CIA director anticipates more ISIS attacks 'in the pipeline'

CIA director anticipates more ISIS attacks 'in the pipeline'
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CIA Director John BrennanJohn Owen BrennanFormer intelligence chiefs slam Trump for removing officials Ex-CIA chief calls Trump intel shakeup a 'virtual decapitation' of the intelligence community DOJ attorney looking into whether CIA withheld info during start of Russia probe: NYT MORE said Monday that the Islamic State in Iraq and Syria (ISIS) may have more terrorist attacks "in the pipeline."

"I certainly would not consider it a one-off event," Brennan said at a conference hosted by the Center for Strategic and International Studies.

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"I would anticipate this is not the only operation that ISIL has in the pipeline," he said, using an alternate acronym for the group.

Brennan also added, "I think here in the United States we have to be quite vigilant."  

French authorities have pinned responsibility for a wave of terrorist attacks in Paris that killed more than 120 on ISIS, and the U.S. over the weekend has said it has no evidence to disprove that. 

Brennan called the Paris attacks "fairly sophisticated." 

"Clearly there was an effort that was underway for quite some time, that was fairly sophisticated, because of the nature of the attacks, in terms of their simultaneous nature," he said. "This is not something that was done over a course of days."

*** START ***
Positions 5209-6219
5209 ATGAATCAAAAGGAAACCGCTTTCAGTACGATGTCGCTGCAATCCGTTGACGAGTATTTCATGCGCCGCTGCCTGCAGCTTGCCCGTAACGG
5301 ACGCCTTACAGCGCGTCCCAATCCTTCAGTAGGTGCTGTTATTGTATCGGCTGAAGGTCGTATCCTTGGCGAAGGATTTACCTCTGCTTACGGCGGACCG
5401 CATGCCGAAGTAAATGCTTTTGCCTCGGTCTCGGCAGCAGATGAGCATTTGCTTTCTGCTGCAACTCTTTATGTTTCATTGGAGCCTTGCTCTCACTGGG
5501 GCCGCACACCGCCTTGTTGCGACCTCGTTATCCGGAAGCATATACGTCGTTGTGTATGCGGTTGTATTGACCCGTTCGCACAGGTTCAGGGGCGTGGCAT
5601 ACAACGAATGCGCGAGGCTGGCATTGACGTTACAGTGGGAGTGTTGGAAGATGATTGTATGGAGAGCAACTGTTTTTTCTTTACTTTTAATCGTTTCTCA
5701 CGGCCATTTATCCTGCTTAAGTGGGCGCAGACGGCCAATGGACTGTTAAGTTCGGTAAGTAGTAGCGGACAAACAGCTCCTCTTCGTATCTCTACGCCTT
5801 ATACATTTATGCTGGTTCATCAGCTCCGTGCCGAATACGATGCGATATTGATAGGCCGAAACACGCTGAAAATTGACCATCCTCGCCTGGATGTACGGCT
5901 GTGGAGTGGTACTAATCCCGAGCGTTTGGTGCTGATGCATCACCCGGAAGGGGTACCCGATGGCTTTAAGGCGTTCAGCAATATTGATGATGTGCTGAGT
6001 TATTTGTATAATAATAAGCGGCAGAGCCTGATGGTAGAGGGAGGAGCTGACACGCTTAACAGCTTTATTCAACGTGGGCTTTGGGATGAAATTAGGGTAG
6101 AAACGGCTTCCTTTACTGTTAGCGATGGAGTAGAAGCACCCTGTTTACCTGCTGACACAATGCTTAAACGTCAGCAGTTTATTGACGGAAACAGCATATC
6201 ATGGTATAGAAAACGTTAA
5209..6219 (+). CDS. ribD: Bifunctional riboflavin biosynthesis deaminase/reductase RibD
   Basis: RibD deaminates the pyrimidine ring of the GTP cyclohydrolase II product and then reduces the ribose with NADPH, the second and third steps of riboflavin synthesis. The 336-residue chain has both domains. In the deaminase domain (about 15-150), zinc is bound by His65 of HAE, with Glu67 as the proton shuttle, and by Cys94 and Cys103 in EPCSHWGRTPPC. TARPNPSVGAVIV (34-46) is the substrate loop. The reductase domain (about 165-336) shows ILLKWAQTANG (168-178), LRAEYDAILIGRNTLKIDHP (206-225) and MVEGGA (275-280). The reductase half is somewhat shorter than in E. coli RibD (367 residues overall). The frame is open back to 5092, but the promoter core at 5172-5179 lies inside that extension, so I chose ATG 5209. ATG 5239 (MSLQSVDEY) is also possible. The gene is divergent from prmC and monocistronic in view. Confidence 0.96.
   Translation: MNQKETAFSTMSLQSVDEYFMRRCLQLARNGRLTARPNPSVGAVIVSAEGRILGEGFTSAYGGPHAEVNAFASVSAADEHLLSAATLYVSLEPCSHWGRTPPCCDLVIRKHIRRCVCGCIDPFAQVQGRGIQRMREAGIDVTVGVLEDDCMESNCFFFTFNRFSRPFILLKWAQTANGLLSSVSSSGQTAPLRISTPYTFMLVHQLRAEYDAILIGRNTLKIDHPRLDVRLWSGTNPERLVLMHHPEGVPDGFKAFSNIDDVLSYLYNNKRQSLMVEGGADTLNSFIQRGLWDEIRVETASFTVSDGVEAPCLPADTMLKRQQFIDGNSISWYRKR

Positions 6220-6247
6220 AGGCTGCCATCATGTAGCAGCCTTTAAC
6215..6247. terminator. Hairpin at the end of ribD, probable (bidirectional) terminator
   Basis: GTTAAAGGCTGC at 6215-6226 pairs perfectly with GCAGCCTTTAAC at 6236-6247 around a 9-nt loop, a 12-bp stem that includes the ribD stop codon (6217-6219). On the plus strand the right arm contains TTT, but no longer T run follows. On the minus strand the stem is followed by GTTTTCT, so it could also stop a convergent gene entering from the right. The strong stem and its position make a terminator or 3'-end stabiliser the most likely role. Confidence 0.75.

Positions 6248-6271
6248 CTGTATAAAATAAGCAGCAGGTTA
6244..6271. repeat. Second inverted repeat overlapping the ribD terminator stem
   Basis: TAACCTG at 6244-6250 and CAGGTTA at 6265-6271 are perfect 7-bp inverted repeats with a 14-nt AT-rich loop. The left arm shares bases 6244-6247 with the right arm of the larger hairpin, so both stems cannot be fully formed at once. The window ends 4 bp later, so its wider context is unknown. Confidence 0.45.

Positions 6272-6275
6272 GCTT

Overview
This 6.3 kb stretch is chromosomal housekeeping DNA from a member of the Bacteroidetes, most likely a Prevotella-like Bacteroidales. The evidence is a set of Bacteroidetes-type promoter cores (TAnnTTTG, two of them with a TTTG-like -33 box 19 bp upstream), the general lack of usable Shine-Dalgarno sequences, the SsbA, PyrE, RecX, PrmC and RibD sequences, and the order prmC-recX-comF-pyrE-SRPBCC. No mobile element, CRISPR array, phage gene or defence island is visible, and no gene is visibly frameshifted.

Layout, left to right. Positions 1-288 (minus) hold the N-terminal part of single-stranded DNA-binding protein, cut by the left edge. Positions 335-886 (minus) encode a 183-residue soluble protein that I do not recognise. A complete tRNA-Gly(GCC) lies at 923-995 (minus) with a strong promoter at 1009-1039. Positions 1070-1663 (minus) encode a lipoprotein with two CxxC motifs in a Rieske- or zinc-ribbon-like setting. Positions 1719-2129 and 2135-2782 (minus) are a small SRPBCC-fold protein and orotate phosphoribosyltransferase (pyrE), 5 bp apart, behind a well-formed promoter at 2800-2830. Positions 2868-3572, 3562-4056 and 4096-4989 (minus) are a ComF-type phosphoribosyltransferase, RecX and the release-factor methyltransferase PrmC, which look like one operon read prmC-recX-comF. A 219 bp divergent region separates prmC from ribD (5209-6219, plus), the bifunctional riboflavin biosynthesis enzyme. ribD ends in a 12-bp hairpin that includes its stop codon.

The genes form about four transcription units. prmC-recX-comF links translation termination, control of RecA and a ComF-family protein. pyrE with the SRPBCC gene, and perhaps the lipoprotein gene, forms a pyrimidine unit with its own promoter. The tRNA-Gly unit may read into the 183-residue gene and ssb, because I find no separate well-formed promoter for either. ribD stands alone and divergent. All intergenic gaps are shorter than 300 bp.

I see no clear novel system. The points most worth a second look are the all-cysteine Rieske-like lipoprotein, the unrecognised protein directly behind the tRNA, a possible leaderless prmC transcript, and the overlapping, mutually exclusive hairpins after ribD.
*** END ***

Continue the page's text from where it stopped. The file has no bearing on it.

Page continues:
The attacks marked an increasing shift by the terrorist organization from solely establishing a caliphate in Iraq and Syria, to launching terror attacks outside the region. 

ISIS has also claimed responsibility for recently bombing a Russian airliner that killed more than 220 passengers. 

Brennan said the attacks were not a surprise "from the standpoint that we did have strategic warning."

"We knew that these plans or plotting by ISIL was underway, looking at Europe in particular as the venue for carrying out these attacks," he said.

However, he also said European allies have been strained due to the influx of refugees across their borders. 

He added that there has been a "significant increase" in the way terrorist operatives and networks evade detection from authorities. 

"There are a lot of technological capabilities that are available right now that make it exceptionally difficult, both technically as well as legally, for intelligence security services to have the insight that they need to uncover it," he explained.